A Little Gratitude Goes A Long Way


Appreciation can take many forms but often, it’s the little things that count most.

It’s easy to see the value of a timely thank you or pat on the back but, in this hyper-speed, over-scheduled world we live in, it’s also easy to lose track of – or forget altogether – the niceties that used to be considered part of standard operating procedure.

When was the last time you took the time to sit down and write a thank you note to someone?  Not an e-mail, not an e-card, but an old fashioned handwritten note to express gratitude in your own words?  If you’re anything like my family, you probably can’t recall the last time you picked up a pen much less had to say thanks without the help of Hallmark or Blue Mountain.com.

It’s not that we’re thankless creatures or a self-absorbed culture that has banished gratitude but rather that we are so consumed with work and our schedules are packed so tight, we can barely squeeze in time to brush our teeth regularly let alone take the time to express our thanks to everyone we encounter. But there’s the rub.  According to many a study, we’d actually find that in professional circles, “employee productivity zooms when appreciation is expressed.”.  Expressing gratitude is an easy way to increase loyalty – be it customer loyalty or employee loyalty.  All human beings enjoy recognition.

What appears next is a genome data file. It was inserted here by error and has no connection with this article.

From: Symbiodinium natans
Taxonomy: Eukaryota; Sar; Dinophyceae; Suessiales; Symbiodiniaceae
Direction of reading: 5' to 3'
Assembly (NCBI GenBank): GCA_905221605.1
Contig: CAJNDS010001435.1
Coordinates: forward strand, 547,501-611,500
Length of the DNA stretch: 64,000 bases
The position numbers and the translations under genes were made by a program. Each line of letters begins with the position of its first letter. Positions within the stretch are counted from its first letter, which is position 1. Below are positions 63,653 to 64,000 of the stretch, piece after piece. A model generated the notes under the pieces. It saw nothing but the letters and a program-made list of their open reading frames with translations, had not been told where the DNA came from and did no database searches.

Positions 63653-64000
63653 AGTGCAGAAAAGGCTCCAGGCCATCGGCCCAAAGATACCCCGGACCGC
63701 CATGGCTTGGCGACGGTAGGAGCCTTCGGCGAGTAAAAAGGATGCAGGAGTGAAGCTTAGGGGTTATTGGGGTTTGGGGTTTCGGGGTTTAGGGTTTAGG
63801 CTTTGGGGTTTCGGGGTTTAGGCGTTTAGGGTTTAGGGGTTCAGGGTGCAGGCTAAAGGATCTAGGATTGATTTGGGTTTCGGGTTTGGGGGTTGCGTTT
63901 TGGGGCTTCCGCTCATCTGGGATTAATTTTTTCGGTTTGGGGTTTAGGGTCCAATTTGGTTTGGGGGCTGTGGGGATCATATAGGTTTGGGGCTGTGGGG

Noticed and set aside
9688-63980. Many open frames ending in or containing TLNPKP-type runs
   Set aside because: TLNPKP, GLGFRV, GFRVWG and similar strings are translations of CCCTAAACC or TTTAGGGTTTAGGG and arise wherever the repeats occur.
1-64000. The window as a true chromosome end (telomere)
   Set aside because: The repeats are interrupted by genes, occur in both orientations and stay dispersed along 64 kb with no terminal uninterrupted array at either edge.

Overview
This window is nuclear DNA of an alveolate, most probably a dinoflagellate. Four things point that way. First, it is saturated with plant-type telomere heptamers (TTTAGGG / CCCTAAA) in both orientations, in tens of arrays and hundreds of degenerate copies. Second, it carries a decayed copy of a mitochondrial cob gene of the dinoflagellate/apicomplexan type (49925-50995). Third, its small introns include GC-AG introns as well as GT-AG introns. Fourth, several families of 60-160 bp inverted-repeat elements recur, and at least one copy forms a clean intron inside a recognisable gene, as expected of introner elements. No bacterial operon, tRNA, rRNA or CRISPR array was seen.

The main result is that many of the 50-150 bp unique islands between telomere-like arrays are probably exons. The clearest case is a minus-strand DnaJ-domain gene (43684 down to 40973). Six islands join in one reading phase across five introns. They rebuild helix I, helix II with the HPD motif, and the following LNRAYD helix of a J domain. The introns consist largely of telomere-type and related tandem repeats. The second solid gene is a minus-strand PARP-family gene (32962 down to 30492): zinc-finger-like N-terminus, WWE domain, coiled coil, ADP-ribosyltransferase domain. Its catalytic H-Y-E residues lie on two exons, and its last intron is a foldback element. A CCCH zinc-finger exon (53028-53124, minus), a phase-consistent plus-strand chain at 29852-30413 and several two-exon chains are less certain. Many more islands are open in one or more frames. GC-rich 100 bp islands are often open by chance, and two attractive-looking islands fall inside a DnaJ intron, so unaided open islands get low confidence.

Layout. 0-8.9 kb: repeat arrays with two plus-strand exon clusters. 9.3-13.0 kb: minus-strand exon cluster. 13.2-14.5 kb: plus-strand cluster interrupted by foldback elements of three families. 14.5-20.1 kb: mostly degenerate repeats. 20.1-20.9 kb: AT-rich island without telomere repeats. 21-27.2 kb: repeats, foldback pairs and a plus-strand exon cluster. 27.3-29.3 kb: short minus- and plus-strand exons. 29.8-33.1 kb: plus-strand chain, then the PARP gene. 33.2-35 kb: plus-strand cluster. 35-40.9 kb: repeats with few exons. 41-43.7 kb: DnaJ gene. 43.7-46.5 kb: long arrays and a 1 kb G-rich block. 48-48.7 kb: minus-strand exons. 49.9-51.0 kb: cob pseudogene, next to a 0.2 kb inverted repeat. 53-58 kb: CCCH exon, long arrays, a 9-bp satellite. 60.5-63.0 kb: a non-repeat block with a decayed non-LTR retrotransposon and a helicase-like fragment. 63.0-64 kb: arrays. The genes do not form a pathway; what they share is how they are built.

In the end, we’re all quite simple beings.  As human beings, we basically want to be acknowledged for work well done.  When this validation comes, we feel fulfilled, motivated and even potentially inspired to reciprocate.  Customers are similarly motivated and are more likely to return to a store or vendor who thanks them or shows appreciation for the business they’ve provided.  In addition to being a nice thing to do, wise marketers will tell you there are other, more strategic reasons to show gratitude, too.

As author Wendy Maynard suggests, “…by showing gratitude to your prospects and customers, you’ll stand out because it’s not something that other business owners are in the habit of doing. Extending age-old courtesies now actually gives you an edge in the marketplace. It goes a long way toward cementing relationships with prospects and reinforcing customer loyalty”.

We would never suggest that expressing thanks verbally or in written format is a bad thing but, by tailoring how you thank those who support your business, you make yourself distinct, memorable and remind people what makes your business special and worth talking about.